Tuesday, 29 November 2016

She is to be Jenny

The owners of the Rice portrait have recently posted on their website a new article titled The Jenny on the Parasol

The article shows three photographs of the handle of the parasol in the Rice Portrait. They are three of some 1500 photographs of the portrait taken by Jean Penicaut, Director of Lumiere Technology in 2012.

Lumiere Technology specialise in digital photography of fine art, and are best known for their work on Leonardo da Vinci's Mona Lisa.

The photographs are reproduced on the Rice Portrait website without any alterations but with suggestions on how to adjust the photographs in Photoshop to sharpen the image.

I have adjusted the same photographs by adding a filter called 'Transfer' in Apple's i-photo programme and varied the exposure setting.

Can you see the writing on the handle?

We know that Jane Austen as a child was known as Jenny from her father's letter, written to Susannah Walter (wife of George Austen's half brother) announcing the birth of Jane Austen: 
Steventon December 17, 1775

DEAR SISTER,--You have doubtless been for some time in expectation of hearing from Hampshire, and perhaps wondered a little we were in our old age grown such bad reckoners, but so it was, for Cassy certainly expected to have been brought to bed a month ago; however, last night the time came, and without a great deal of warning, everything was soon happily over. We have now another girl, a present plaything for her sister Cassy, and a future companion. She is to be Jenny and seems to me as if she would be as like Harry as Cassy is to Neddy. Your sister, thank God, is pure well after it.

In the eighteenth century gentlefolk frequently gave their children pet names when they were young – thus Edward Austen was Neddy, Henry was Harry, Cassandra was Cassy and Jane was known as Jenny when they were growing up.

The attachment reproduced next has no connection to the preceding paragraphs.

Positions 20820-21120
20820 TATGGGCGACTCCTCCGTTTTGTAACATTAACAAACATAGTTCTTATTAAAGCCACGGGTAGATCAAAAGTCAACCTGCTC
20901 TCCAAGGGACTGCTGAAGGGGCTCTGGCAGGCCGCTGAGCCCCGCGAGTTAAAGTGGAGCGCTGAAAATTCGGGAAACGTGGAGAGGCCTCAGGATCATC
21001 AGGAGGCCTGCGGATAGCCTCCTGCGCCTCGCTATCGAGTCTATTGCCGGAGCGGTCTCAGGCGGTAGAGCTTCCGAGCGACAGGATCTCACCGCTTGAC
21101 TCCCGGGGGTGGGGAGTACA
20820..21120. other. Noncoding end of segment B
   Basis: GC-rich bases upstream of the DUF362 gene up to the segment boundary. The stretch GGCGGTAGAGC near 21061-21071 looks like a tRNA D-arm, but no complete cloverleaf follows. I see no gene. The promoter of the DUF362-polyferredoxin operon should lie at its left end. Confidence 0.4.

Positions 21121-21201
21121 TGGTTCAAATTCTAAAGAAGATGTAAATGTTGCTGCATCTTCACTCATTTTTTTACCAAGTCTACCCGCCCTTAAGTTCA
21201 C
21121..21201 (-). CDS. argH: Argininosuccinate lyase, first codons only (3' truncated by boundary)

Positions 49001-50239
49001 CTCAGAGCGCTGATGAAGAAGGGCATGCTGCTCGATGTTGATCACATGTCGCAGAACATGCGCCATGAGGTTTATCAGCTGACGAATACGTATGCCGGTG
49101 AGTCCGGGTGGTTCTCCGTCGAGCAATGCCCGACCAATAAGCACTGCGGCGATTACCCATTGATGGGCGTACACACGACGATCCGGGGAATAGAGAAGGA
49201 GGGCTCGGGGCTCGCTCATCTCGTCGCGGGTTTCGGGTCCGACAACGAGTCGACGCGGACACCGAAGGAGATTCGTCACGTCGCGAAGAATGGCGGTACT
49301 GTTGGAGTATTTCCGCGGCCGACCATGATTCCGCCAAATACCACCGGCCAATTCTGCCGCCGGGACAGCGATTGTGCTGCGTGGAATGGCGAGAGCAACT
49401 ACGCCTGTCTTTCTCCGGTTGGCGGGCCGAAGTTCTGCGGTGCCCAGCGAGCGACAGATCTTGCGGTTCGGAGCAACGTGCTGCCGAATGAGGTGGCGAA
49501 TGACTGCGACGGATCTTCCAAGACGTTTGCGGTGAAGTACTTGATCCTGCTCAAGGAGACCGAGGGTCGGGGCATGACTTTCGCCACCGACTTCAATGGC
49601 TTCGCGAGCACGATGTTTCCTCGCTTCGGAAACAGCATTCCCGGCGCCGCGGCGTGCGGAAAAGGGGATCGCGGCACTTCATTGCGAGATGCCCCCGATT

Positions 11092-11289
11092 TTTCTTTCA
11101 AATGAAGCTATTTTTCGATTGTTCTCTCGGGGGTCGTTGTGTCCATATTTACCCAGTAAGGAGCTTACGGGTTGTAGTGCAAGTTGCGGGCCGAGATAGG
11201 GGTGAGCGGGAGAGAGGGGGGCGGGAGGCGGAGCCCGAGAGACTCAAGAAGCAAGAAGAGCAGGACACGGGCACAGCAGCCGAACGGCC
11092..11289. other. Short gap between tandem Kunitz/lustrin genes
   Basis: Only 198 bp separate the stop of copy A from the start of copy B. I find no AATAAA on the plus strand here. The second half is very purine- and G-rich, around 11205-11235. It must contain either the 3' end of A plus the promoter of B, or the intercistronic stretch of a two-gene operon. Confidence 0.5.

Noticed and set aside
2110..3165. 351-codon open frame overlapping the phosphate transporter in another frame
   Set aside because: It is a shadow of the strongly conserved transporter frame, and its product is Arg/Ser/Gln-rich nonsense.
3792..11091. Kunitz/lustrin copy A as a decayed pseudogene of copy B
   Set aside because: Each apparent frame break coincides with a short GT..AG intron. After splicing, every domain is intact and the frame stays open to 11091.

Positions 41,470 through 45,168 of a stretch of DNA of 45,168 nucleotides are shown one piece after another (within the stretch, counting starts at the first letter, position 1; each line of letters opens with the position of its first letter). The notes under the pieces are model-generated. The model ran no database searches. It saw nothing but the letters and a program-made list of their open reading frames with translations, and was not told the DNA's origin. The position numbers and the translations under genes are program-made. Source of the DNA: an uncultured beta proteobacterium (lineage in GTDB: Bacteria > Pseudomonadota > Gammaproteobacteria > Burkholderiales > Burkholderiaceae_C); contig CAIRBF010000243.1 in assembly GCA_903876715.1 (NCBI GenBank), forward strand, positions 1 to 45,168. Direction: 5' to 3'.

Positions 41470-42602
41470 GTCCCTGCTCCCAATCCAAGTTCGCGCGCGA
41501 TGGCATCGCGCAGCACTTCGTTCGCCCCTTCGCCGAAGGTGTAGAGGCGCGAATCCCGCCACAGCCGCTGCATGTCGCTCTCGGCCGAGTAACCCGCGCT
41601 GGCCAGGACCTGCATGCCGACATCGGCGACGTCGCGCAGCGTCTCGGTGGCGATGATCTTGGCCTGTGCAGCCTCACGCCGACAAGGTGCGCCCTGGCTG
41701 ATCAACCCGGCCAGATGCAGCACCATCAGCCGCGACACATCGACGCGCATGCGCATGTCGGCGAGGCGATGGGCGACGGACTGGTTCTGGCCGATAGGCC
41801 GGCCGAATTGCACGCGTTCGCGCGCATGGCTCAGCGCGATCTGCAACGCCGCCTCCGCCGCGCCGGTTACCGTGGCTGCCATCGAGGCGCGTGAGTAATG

George Austen evidently espoused the Enlightenment theories of John Locke on childrearing, allowing his children to play noisily, to dance and stage plays and encouraged them to read widely and according to their own inclination.

Enlightment ideas also sparked a growing trend for informality in children’s clothes, in Britain and in Europe. For boys the new outfit was the ‘skeleton suit’, an outfit of loose trousers and short jacket over a cotton or linen shirt that allowed the wearer freedom of movement, anticipating the sans-culotte worn by men in post-revolutionary France. Girls wore a simple white muslin frock or chemise although the details varied by the use of different style sleeves and trimmings of ribbon and lace.

In 1787 Le Magasin des modes nouvelles, françaises et anglaises ran an article on children’s dress which was accompanied by an illustration of a girl in a simple white muslin frock. Later the white muslin dress became fashionable for women too, first in France and then in England. A woman in England in 1800 was wearing clothing very similar to those her daughter may have worn ten or twenty years before.

If the Rice Portrait is of Jane Austen and painted in 1788 or 1789 then Jane would at that time have been 12 or 13 years old. At this age she would still be wearing a girl's style of dress not an adult style and there are many examples of children's dresses similar to the dress in the Rice portrait which date to before 1800. You can see some of them HERE